What’s powering renewable energy adoption? Part 2/3

Powering Electric Vehicle Adoption

Since Tesla popularized electric vehicles, consumers consistently cited affordability, range and charging station infrastructure as reasons they may not purchase an EV. A 2020 survey by Consumer Reports found 71% of respondents would consider buying an EV at some point in the future but many wanted an EV that could travel more than 300 miles (50% of respondents) and many were concerned about purchase price (43% of respondents). 

In the past decade, the median range for EVs has increased by almost 4x with many now surpassing the 300-mile range consumers desire. This increase in range is influenced by the innovations in battery technology and storage, enabling EVs to travel further and charge faster to directly address consumers’ desires. 

Source: EPA 

By 2024, Consumer Reports estimates that over 100 battery electric vehicles will debut in North America. Battery improvements are driving additional competition and making EVs a necessary part of any automaker’s lineup. This increase in competition will help address the key concerns consumers have when considering purchasing an EV. 

In addition to improving affordability and driving range, automakers are highlighting new features enabled by EV batteries. The new Ford F-150 Lightning can power a household for up to ten days with power rationing on a single charge. The vehicle-to-household technology enables EVs to help consumers address concerns about power outages and rolling blackouts that are increasingly common due to high energy demands and extreme weather events. 

In 2011, there were only 16,000 battery and plug-in hybrid electric vehicles sold in the United States. In 2021 434,879 EVs and 801,550 hybrid vehicles were sold. While there are many factors that contribute to the adoption of EVs, lithium-ion battery technology is one of the key drivers.

Powering Vehicle-to-Grid Technology 

As batteries continue to increase storage capacity, much of that stored energy may not be used on a daily basis. Many EVs sit idle during the day and night, creating opportunities to leverage their stored energy in ways that can help offset the cost of ownership. 

Vehicle-to-Grid (V2G) technology enables EV batteries to return unused energy to local power grids. This technology enables them to power homes (like the Ford F-150 Lightning) during a power outage, supply local grids with electricity during peak hours and potentially provide owners with a small passive revenue stream while their EVs are parked and charging.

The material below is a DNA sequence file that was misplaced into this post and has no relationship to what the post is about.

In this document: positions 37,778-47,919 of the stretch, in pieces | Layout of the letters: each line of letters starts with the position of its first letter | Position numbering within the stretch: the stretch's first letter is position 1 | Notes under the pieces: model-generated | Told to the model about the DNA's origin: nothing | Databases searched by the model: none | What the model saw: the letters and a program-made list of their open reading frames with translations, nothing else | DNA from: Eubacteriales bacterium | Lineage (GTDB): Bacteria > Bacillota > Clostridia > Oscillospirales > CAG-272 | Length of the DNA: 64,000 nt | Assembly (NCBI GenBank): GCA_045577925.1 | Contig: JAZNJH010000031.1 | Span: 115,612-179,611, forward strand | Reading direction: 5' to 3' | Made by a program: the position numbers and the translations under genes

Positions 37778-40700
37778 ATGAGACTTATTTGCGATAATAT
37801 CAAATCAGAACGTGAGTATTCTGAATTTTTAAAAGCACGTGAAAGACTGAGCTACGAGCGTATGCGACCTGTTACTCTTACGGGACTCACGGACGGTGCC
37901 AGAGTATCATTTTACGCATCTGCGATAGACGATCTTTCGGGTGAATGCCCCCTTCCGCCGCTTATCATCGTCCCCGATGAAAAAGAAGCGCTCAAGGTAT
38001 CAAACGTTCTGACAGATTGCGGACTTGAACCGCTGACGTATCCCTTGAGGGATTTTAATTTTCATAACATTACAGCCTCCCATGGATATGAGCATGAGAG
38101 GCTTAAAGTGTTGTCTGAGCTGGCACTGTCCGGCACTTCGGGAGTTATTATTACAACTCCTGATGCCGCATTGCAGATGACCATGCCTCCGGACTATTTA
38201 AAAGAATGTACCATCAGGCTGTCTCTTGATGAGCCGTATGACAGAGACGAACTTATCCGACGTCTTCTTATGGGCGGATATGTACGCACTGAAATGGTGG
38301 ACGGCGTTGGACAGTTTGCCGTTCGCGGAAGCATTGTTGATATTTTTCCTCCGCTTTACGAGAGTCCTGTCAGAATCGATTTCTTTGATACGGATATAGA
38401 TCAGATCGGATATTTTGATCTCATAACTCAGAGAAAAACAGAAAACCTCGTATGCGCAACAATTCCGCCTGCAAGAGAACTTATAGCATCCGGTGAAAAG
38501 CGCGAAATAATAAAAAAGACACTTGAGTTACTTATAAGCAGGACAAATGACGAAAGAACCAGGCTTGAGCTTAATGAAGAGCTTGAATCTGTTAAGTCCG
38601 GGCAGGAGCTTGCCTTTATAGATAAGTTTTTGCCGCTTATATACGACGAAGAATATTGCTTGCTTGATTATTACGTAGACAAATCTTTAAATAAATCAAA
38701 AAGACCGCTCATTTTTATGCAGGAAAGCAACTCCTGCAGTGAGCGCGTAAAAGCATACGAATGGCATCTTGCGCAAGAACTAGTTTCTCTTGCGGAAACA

Currently, less than 1% of school buses in America are electric according to the World Resources Institute. One reason for this slow adoption is the higher upfront cost for an electric school bus (around $230,000) compared to a diesel school bus (around $110,000). While the long-term fuel and maintenance savings generally offset the upfront cost differential, many districts are hesitant to convert their fleets. 

The Infrastructure Investment and Jobs Act addresses this by allocating $5 billion to the electrification of buses. While federal funding will drive adoption in the long run, V2G technology presents an additional, more immediate incentive for districts to electrify their fleets. 

School buses are in use for a few hours per day and are generally unused during summers. This is an ideal case for V2G technology allowing electric buses to contribute power to regional electric grids and school districts to be compensated. 

In Beverly, Massachusetts, the Beverly Public School District piloted this use case. They reported that one of its leased electric buses supplied 3 MWh of electricity to the regional electric grid during the summer. Overall, it provided power to the grid for 50 hours over 30 events during the summer. Not only did this help lower strain during peak hours, the Beverley Public School District was compensated for its energy services which helped offset the upfront cost. 

This example highlights an important use case created by battery storage improvements. V2G can provide an additional passive revenue stream for companies, school districts and even consumers. This incentive helps create a passive way for owners to offset some of the upfront costs of switching to an electric vehicle while contributing to a more sustainable power grid.

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